The National Council of Churches (USA) and World Council of Churches are urging President Donald Trump to reverse his decision to suspend funding from the World Health Organization.
"This is dangerous, immoral and wrong," reads a statement from the council. "Even though international institutions such as the WHO are not perfect, suspension of funding … is irresponsible and ill-timed."
Jim Winkler, president and general secretary of the National Council of Churches, said he is proud that the US is to date the largest WHO funder. "Whatever improvements that can be made in WHO are worthy of consideration but right now, as the entire world is fighting the coronavirus, it is not the time to suspend our funding," he said. "That would be a disaster."
Rev Dr John Dorhauer, governing board chair of the National Council of Churches called upon Trump to take back his words and not cut funding. "We owe the world more than that - and our contributions to world health are a moral obligation we cannot walk away from," said Dorhauer.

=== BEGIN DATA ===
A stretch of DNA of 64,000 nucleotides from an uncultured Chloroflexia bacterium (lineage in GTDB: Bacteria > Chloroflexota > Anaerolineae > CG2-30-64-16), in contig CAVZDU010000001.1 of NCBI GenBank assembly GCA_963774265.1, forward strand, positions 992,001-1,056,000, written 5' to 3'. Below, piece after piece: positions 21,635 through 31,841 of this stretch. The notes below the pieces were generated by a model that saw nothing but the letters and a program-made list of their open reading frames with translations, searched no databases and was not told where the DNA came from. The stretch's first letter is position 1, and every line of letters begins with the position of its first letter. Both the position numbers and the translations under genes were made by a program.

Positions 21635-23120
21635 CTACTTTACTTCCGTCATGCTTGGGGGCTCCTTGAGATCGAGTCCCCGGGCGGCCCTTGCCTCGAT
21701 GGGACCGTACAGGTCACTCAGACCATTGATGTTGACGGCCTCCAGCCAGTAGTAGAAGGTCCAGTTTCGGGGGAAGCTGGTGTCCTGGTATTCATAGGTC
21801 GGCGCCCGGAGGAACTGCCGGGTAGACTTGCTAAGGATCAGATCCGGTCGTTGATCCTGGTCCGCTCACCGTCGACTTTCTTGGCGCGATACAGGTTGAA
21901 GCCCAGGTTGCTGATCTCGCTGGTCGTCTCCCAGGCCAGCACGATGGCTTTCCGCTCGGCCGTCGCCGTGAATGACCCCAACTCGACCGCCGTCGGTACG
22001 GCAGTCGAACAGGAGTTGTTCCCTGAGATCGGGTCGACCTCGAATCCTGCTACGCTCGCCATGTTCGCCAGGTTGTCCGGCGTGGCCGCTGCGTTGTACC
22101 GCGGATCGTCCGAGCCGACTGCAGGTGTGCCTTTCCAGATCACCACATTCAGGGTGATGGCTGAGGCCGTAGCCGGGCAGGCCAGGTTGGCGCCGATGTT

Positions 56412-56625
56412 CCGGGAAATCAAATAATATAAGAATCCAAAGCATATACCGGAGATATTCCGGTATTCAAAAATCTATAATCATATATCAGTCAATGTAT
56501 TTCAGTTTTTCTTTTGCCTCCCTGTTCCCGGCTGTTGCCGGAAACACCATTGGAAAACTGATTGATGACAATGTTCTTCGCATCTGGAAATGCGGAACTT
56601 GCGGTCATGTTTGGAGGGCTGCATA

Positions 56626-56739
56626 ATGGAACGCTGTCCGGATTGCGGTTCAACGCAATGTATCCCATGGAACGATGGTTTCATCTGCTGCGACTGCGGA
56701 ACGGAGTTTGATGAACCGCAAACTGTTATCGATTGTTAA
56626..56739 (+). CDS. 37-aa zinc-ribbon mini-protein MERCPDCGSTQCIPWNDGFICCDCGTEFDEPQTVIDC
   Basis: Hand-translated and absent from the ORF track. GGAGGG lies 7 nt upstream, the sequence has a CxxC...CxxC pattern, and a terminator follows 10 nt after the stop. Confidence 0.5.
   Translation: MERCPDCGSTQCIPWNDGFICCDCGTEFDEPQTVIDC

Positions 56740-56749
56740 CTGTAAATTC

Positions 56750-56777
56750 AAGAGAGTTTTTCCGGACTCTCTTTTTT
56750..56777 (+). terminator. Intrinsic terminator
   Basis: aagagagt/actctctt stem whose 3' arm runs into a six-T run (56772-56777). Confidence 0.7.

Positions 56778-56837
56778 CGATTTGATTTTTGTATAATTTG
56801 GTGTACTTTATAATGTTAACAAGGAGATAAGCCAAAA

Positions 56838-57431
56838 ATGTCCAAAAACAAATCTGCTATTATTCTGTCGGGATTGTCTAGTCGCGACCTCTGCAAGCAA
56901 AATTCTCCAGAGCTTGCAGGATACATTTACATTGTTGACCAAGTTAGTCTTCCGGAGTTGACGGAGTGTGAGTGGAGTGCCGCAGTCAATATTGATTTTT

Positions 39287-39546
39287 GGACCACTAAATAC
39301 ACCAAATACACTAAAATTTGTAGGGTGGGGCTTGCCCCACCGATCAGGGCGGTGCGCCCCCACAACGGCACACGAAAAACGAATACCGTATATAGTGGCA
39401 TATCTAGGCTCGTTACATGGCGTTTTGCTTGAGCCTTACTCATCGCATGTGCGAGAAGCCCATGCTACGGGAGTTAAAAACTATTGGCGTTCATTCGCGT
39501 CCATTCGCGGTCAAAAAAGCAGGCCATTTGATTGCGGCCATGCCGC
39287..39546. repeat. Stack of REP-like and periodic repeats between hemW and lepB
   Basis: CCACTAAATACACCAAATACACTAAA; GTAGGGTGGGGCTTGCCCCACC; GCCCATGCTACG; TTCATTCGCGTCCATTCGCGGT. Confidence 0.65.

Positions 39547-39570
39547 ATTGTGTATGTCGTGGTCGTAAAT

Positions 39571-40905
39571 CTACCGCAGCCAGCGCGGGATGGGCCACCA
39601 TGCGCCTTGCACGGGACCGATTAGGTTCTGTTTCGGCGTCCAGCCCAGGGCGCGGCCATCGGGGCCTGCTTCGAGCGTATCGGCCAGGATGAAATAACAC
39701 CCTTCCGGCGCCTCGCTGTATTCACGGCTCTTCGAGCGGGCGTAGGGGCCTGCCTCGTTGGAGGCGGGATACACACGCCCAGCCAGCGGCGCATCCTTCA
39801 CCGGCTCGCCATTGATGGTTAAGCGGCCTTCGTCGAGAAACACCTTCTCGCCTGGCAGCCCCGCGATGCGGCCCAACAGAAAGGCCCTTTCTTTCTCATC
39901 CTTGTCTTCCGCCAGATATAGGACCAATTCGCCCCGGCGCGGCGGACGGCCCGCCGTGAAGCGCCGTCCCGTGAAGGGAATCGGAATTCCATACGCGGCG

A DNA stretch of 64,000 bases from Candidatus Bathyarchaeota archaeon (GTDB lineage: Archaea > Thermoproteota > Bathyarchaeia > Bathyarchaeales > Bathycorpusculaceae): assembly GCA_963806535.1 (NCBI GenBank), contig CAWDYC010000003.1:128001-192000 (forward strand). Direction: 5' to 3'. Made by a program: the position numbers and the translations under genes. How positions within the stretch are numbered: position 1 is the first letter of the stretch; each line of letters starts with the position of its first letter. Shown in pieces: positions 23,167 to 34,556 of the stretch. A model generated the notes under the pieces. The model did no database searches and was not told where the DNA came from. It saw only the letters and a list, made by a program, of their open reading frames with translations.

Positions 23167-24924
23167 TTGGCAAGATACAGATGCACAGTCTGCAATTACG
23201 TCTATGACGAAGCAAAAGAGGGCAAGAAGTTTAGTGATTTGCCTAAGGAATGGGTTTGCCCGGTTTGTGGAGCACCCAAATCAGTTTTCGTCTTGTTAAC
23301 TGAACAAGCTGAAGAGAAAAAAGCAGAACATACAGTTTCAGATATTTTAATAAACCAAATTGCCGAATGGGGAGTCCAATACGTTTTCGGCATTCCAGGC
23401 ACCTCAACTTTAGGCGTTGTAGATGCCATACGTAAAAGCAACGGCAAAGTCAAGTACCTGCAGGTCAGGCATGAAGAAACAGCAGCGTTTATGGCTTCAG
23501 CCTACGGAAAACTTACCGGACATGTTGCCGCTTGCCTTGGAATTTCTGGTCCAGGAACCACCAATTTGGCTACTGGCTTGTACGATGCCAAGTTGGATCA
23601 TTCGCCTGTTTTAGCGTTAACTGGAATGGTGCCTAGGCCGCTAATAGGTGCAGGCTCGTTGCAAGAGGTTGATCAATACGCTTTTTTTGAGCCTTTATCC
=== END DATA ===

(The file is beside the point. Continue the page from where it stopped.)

World Council of Churches acting general secretary Rev Prof Dr Ioan Sauca expressed deep dismay that blame with regard to the coronavirus response is being shifted to WHO - the best instrument currently available for a coordinated and coherent global response to this common crisis.
"We are alarmed that precisely at this critical juncture, when this instrument should be strengthened and made more effective in the face of such an unprecedented threat, it is being deliberately undermined," said Sauca. "This will not serve the interests of the people of the world."
Leaders from the National Council of Churches (USA) and the World Council of Churches agreed that the COVID-19 pandemic is beyond the means of any nation to control, let alone defeat, because the world is dealing with a new disease about which much is yet to be understood. Overcoming it will require international solidarity, coordination and reliance on science and data at the global level-a role for WHO, which should be supported and strengthened.
When this crisis has passed, the world should work together to identify needed reforms in the global health architecture, added Sauca. "But now, the urgent need is for the spread of the virus to be contained, and its threat managed, using all available instruments," he said. "Uncounted lives and livelihoods depend on it."
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